Being inducted into the NASCAR Hall of Fame is an honor only a small percentage of those competing in the sport will ever achieve. The first class (whose induction coverage begins Sunday at 1 p.m. ET on SPEED) carries a lot of weight and represents both drivers and those who helped build the sport to its current national prominence. Keeping faith with that type of class, here's a look at 10 drivers who should one day be gracing the Hall of Honor in NASCAR's new Charlotte facility. -- Rea White
Edwards has shown the promise of a championship favorite in his career and the tenacity to gain ground on the competition. He has 16 Cup wins to his credit and three top-10 finishes in the championship standings. In addition, he's consistently pulled double duty running in the Nationwide Series where he has won 25 races and the 2007 title. He has five consecutive seasons of finishing third or better in that series. Edwards also has six Truck victories.
Dale Earnhardt Jr.
Earnhardt Jr.'s career has been marked as much by his phenomenal fan following as his success on the track, but he's found his share of that as well. A two-time Nationwide Series champion, Earnhardt Jr. also has 18 career Cup wins on his resume. He has 22 Nationwide Series wins and is now a team co-owner in that series.
Kenseth heads a list of drivers whose continued success in the series will be key to making the hall. The Wisconsin native won the 2003 championship, the last season prior to creation of the Chase, and has 18 career Cup wins to his credit. Kenseth is one of NASCAR's most consistent performers in most seasons and has made the Chase field in all but one season since the format was introduced. He also has 25 career Nationwide wins and finished second and third in the standings in consecutive seasons when running full time there.
Labonte is in the waning years of his Cup career, but older race fans remember when he was a threat to win each week as well as being the driver helping to build Joe Gibbs Racing into championship form -- Labonte gave the organization its initial title in 2000. He has 21 career Cup victories, won the 1991 title in the Nationwide Series and one Truck win.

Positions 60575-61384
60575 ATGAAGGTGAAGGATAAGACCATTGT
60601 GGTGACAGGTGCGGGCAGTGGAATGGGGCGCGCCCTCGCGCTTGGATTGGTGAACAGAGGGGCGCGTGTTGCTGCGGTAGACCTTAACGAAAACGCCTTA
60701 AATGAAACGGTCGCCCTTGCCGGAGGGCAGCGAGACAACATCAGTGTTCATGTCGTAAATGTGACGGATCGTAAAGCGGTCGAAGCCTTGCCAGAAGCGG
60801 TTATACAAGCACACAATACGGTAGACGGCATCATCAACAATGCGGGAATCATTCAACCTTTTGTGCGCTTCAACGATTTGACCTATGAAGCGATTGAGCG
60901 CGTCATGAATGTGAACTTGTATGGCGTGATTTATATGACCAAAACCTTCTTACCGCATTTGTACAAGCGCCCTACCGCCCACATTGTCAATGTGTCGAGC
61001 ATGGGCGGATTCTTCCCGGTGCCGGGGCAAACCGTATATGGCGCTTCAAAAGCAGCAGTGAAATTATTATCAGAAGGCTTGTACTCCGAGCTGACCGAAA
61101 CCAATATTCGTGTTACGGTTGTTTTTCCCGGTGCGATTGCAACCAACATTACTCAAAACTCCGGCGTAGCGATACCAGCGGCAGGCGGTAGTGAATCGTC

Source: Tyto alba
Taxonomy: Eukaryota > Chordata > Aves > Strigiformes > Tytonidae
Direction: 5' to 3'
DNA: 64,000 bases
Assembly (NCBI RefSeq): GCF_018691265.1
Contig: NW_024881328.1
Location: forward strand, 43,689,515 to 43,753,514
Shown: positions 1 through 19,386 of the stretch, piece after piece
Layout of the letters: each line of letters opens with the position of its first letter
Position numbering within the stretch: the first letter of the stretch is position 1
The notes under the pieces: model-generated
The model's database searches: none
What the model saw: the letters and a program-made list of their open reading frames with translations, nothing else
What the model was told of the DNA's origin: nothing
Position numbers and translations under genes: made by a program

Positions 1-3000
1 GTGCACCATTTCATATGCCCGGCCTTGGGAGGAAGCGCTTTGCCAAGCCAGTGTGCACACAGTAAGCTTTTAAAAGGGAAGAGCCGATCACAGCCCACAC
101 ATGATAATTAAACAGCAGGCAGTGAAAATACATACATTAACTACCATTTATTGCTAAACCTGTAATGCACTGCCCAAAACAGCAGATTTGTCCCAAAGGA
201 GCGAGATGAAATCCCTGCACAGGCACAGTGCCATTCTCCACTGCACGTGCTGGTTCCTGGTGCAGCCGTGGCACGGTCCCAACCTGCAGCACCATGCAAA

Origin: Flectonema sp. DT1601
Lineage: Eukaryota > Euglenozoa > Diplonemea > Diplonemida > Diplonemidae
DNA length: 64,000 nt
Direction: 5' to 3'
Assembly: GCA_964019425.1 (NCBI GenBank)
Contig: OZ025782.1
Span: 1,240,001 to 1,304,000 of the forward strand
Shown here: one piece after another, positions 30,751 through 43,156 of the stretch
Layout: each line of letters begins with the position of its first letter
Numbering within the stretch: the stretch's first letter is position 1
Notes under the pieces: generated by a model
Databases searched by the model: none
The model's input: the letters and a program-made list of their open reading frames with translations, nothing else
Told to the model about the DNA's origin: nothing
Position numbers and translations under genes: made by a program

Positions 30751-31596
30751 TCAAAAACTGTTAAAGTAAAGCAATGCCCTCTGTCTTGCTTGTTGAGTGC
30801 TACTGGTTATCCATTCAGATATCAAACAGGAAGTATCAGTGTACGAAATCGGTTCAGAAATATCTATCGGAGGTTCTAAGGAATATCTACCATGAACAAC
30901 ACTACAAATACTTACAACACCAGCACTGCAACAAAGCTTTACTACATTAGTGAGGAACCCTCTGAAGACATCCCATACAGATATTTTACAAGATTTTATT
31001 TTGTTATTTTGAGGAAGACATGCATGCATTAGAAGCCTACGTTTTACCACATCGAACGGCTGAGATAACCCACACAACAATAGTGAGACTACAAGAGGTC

No one compares to Busch when it comes to overall racing in NASCAR. The 25-year-old has won 17 Cup races and made the Chase in four of his five full-time seasons. He also has 33 Nationwide wins, where he is the defending series champion, and 17 truck wins for a total of 67 NASCAR victories in his young full-time racing career.
Harvick may not have the Cup credentials that some do, but his overall NASCAR performance has been stellar and his team is improving so there's certainly more room for Cup wins in the future. He's also a championship Camping World Truck Series team co-owner and one of two guys most likely to challenge Martin's record number of wins in the Nationwide ranks. Overall, Harvick has 12 Cup wins, including victories in the Daytona 500, Brickyard 400 and All-Star race, with 36 wins and two driver championships in the Nationwide Series and eight in the Truck ranks.
Stewart is the only driver to win championships under NASCAR's old points system and its new Chase for the Sprint Cup format. He won both of his titles with Joe Gibbs Racing while also competing in a handful of Nationwide races annually. He ramped up his involvement in the sport in 2009 when he became the 50 percent owner in Stewart-Haas Racing. Stewart has 37 Cup wins, nine Nationwide and two Truck in his driving career.
Definitely the greatest among the active racers to never win a Cup championship and one of the best racers the sport has ever seen. Martin's won races in three decades and in three series. He has 40 Cup wins to his credit and is going as strong at age 51 as drivers less than half his age. He's the winningest driver in Nationwide history and has seven Truck and five International Race of Champions series titles to his credit. Martin is definitely one of the most talented and gracious drivers to ever compete in the Cup ranks.
A four-time championship driver and a four-time championship co-owner through his role with Jimmie Johnson's team, Gordon won his first 50 races faster than anyone in the history of the sport. With 82 wins to his credit at this point, he ranks sixth on the all-time list. He's finished in the top 10 in the overall standings for 14 of the last 15 seasons with one 11th-place finish in that mix. Gordon has more than $111 million in career earnings – and he's not done yet.
He's been first in the sport for four years so why not make him first in the line of drivers who could someday be inducted into the hall? Already a four-time defending champion and the winner of 50 races, Johnson has changed the way champions are viewed in the sport. In his ninth full season, he's raised the bar on expectations and potential for success.